I'm sure you know February 29th makes this a leap year...the once every four year addition of an extra day to poor little February to make the calendar stay on track....sort of like finding the cash drawer short at the end of your shift and adding a $20 to make everything balance out.
But, that isn't quite true. Over a 400 year period of leap years, we'd end up with a year that is 3 days too long. Eventually, after thousands of years, winter would happen in June in the Northern Hemisphere.
So, leap years only occur in years easily divided by 400. Actually, to get completely technical: a leap year is any year whose date is exactly divisible by 4 except those which are divisible by 100 but not 400. Confused? You may consider the approach most of us take. If there are 29 days in February on next year's calendar, then it is a leap year. Actually, Leap Year has a rather strange series of traditions and beliefs. The web site Ask.com has a section of urban legends. David Emery writes that:
"Persons born on leap day, February 29, are called "leaplings" or "leapers. It was once thought that leapling babies would inevitably prove sickly and hard to raise." Continuing, he notes that " It used to be said, that beans and peas planted during a leap year "grow the wrong way" — whatever that means — and, in the words of the Scots, "Leap year was never a good sheep year."
Most of us have heard that leap year confers upon women the "privilege" of proposing marriage to men. The convention was that any man who refused such a proposal owed his spurned suitor a silk gown and a kiss — provided she was wearing a red petticoat at the moment she popped the question. Seems like there were enough exceptions to keep this from from happening very often.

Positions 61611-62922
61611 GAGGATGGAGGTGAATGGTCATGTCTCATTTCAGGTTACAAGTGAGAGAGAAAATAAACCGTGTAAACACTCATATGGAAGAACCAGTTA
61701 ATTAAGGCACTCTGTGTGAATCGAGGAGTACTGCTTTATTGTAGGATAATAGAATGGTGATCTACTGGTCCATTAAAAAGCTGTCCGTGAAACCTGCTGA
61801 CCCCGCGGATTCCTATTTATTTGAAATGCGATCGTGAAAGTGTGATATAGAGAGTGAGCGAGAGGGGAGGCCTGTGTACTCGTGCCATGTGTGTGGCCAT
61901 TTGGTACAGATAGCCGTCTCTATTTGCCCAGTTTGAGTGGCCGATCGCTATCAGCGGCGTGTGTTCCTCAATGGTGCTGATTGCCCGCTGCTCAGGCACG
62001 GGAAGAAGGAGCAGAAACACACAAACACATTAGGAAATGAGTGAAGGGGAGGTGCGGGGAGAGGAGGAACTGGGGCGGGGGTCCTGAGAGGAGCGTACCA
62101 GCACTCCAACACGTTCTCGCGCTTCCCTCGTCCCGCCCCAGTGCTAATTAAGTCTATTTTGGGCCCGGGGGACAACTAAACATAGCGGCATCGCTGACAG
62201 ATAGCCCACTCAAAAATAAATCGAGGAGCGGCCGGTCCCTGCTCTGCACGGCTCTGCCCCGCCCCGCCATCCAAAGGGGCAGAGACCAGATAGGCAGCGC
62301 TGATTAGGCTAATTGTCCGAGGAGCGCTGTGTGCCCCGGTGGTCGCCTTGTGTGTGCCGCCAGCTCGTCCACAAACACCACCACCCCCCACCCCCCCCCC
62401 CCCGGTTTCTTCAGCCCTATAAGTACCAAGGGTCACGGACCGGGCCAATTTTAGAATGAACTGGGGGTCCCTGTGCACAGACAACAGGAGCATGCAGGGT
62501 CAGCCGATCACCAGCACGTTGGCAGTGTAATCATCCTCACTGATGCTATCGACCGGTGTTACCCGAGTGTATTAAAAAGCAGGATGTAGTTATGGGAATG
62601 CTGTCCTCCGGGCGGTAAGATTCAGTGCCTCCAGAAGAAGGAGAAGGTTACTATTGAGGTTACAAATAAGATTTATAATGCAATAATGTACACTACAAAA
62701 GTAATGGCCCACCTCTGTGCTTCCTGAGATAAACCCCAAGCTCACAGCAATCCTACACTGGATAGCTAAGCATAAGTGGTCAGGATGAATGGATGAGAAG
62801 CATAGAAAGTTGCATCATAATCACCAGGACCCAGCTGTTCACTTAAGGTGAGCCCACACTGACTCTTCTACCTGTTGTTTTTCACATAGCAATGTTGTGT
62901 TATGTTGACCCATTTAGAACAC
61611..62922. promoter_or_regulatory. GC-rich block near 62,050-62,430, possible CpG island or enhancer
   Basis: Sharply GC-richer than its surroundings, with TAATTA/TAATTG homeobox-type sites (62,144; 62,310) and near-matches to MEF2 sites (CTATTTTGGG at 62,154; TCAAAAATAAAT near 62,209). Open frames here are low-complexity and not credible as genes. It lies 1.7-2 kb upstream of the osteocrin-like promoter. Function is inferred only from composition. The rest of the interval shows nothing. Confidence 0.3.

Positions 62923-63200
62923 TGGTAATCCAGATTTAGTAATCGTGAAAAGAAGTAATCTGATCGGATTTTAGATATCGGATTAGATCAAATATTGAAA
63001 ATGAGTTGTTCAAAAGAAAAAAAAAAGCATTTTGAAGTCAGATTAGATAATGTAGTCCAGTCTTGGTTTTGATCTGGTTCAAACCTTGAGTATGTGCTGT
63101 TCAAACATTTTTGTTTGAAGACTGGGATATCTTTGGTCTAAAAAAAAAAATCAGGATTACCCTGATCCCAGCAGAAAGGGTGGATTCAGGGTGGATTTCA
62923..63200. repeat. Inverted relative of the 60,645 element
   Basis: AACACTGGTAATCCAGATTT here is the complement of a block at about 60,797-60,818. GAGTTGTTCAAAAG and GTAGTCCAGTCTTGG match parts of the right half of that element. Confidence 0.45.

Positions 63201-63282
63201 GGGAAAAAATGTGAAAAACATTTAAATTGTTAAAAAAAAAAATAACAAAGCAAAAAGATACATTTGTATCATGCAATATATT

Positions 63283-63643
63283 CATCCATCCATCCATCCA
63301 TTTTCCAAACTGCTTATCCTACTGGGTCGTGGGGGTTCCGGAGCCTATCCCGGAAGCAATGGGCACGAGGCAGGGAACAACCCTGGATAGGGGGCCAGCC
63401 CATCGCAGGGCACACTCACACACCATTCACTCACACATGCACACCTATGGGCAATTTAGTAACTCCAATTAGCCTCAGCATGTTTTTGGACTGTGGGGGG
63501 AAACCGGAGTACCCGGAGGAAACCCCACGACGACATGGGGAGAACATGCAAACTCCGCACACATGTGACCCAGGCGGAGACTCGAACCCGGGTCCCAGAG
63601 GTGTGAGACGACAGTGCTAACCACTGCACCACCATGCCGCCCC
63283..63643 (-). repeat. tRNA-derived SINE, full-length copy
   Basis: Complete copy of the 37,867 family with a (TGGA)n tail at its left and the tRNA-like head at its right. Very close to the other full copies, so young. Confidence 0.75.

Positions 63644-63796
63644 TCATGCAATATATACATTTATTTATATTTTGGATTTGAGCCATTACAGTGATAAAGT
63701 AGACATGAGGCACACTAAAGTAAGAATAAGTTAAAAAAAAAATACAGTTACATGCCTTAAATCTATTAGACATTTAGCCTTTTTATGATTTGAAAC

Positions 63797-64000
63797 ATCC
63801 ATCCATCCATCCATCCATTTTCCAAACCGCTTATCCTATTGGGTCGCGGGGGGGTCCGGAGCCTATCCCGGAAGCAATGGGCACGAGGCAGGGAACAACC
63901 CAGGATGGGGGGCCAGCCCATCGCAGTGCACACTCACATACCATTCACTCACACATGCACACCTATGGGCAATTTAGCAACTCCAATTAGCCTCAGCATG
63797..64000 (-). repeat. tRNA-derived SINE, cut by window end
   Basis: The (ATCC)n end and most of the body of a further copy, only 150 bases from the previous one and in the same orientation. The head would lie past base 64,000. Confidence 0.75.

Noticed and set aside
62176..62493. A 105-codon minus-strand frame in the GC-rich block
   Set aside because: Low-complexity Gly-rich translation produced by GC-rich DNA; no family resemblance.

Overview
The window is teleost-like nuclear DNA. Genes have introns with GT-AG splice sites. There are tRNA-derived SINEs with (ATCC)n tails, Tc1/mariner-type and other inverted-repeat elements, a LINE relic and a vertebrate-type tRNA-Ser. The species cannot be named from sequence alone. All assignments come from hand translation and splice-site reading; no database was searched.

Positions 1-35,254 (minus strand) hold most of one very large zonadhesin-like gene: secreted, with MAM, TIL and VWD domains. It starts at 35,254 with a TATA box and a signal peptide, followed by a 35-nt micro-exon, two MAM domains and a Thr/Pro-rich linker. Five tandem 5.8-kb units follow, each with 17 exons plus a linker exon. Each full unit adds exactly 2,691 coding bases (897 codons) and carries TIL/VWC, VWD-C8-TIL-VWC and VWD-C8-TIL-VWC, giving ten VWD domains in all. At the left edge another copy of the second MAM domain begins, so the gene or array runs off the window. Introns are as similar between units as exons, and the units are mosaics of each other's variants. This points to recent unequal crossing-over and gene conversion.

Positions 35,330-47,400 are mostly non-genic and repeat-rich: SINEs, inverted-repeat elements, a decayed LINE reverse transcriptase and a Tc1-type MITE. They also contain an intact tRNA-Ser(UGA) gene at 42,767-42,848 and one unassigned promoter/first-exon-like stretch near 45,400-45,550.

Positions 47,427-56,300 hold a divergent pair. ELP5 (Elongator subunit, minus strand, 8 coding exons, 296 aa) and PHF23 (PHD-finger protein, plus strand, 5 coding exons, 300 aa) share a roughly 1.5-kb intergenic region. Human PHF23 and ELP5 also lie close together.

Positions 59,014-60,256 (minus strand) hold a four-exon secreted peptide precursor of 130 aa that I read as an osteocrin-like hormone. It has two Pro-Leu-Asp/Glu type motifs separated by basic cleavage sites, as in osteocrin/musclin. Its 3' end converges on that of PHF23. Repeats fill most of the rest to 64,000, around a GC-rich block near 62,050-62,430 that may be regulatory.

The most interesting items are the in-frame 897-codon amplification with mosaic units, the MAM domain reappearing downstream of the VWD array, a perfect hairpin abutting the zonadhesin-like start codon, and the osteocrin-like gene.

There is a Greek superstition that claims couples have bad luck if they marry during a leap year. Apparently one in five engaged couples in Greece will avoid planning their wedding during a leap year. An actual law once existed in Scotland forbidding a man to refuse a proposal made to him on February 29th. Punishment for such an offense was a large fine.
So much for Leap Year....an odd adjustment to the calendar that happens for all sorts of important reasons...that we can safely ignore.
Now, two announcements for February 29th:
I am privileged to be included in a new book that is available in bookstores and on-line. From what I understand the first printing has already been sold out to the book sellers, with a second printing underway.
The book is 65 Things to Do When You Retire. This fun, and inspiring guide features 65 essays with advice from noted authors, retirement experts, and yours truly,....people who have used their satisfying retirement as an opportunity to turn their personal dreams into a reality.
I am honored to be included with other contributors that include former president Jimmy Carter, Gloria Steinem, John E. Nelson (author of What Color is Your Parachute? For Retirement), and Liz Pryor (“life advice guru” for Good Morning America).
All royalties from the sale of the book are donated to non profit organizations dedicated to preventing and curing cancer. My understanding is that over $100,000 has been donated so far from several previous projects.
As soon as I receive my copy I will give you more information. I am excited and honored to be including with these 65 retirement pros and national figures.
Secondly, to celebrate the publishing of this new book as well as a thank you for your support and readership, I have permanently dropped the price of my e-book, Building a Satisfying Retirement to just $.99. Now you have no excuse for not downloading a copy by clicking on this link. After you download it, I'd really appreciate your adding a review to the Amazon page (if it is a good one. Otherwise, e-mail me about what you didn't like and I'll fix any problems in future additions!).
So, Leap Year 2012 turns out to be kind of a big day after all.